This is the first in a two part series of articles on task automation for small business, and in particular for the creative industries. This first article will look at what automation actually is and where it can be applied. In our follow up article we will look at the various tools out there that you can apply to task automation in your company.
Creative industries are blossoming – you could even describe the last decade as being the decade of creativity. The ‘First Global Map of Cultural and Creative Industries’ was recently produced which quantifies the industry. The creative industries added 2,250 billion USD to the world economy which is around 3% of the world’s GDP. The creative industry is massively important to the world at large, and if you are part of this movement, you are not only in a potentially lucrative industry, but also an increasingly competitive one too.
In a highly competitive industry, you need to be highly efficient. One way to improve this is to make sure that manual tasks, that take your time away from your core work, are automated. Creativity and automation can be fruitful bedfellows. Automation takes the strain of various business related tasks, from marketing to client communication to contract processing, and so on and frees up your time to get on with what you do best – being creative. In this way, automation is the BFF of the creative agency and especially of the small business; automation is the ying to your yang.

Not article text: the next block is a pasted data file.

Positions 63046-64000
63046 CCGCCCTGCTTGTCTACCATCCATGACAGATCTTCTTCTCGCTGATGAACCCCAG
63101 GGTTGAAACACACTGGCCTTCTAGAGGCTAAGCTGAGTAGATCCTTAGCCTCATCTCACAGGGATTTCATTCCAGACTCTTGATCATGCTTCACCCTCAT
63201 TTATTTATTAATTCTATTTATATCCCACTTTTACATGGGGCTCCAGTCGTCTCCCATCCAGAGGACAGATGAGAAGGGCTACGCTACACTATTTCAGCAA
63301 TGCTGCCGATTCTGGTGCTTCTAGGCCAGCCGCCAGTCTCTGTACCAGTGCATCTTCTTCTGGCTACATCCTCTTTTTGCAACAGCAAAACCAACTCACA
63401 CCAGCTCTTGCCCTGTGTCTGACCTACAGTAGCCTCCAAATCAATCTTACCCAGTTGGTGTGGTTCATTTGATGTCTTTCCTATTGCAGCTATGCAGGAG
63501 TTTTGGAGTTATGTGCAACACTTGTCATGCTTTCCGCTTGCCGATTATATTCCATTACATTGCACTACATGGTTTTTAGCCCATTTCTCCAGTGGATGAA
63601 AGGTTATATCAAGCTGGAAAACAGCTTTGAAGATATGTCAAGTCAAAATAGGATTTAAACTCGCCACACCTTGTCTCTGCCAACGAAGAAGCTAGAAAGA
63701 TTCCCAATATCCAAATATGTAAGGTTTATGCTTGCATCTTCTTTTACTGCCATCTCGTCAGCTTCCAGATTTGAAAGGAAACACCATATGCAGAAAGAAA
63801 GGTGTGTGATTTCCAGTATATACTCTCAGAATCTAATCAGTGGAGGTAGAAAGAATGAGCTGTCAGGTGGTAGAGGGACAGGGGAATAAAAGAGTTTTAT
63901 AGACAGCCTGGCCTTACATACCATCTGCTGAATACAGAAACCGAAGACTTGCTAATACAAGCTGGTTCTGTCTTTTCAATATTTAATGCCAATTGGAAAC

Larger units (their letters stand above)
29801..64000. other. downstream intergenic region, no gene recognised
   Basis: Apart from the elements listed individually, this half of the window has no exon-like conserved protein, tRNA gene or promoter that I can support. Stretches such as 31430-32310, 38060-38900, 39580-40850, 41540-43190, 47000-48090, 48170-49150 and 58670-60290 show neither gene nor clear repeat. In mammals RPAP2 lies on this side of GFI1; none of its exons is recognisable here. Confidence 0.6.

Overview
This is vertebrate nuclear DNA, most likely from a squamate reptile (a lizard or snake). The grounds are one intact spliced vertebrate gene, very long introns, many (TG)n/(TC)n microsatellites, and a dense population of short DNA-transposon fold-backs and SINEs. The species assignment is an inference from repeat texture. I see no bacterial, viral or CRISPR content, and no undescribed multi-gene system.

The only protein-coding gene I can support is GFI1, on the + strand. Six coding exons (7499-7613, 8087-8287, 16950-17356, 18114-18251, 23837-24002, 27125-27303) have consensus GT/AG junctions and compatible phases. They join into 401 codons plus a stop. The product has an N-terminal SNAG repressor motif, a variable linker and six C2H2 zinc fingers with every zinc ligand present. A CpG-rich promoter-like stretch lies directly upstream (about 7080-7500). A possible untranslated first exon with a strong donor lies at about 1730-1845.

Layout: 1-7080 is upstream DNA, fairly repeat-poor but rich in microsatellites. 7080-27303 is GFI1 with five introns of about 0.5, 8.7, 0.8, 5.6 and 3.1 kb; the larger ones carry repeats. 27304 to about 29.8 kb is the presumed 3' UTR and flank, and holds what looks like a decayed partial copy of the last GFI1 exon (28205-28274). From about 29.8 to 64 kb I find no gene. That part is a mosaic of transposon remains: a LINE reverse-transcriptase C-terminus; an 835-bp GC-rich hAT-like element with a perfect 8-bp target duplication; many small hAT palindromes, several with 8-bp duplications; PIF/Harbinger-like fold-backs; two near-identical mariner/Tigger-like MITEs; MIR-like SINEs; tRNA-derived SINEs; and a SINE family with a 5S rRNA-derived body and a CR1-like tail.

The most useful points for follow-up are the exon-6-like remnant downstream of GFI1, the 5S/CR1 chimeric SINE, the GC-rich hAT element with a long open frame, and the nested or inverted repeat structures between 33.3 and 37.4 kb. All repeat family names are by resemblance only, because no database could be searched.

What is Automation and Why Use It?
When I think of automation I get an image in my mind of the 1920s film ‘Metropolis’. The basic premise of the film is that the world functions using a robot that is managed by the ‘workers’. The film is set in 2026, not too far off now. The film was right about the rise of the robots, but they weren’t correct about human beings having to manage them to the point of slavery. Automation is in fact about freeing up time, not enslaving us. Software automation, which I’m specifically talking about in this article and the next, which will look at the tools of automation, is about taking a business process that you would normally do manually, and making that process automated and as ‘hands free’ as possible – i.e. task automation.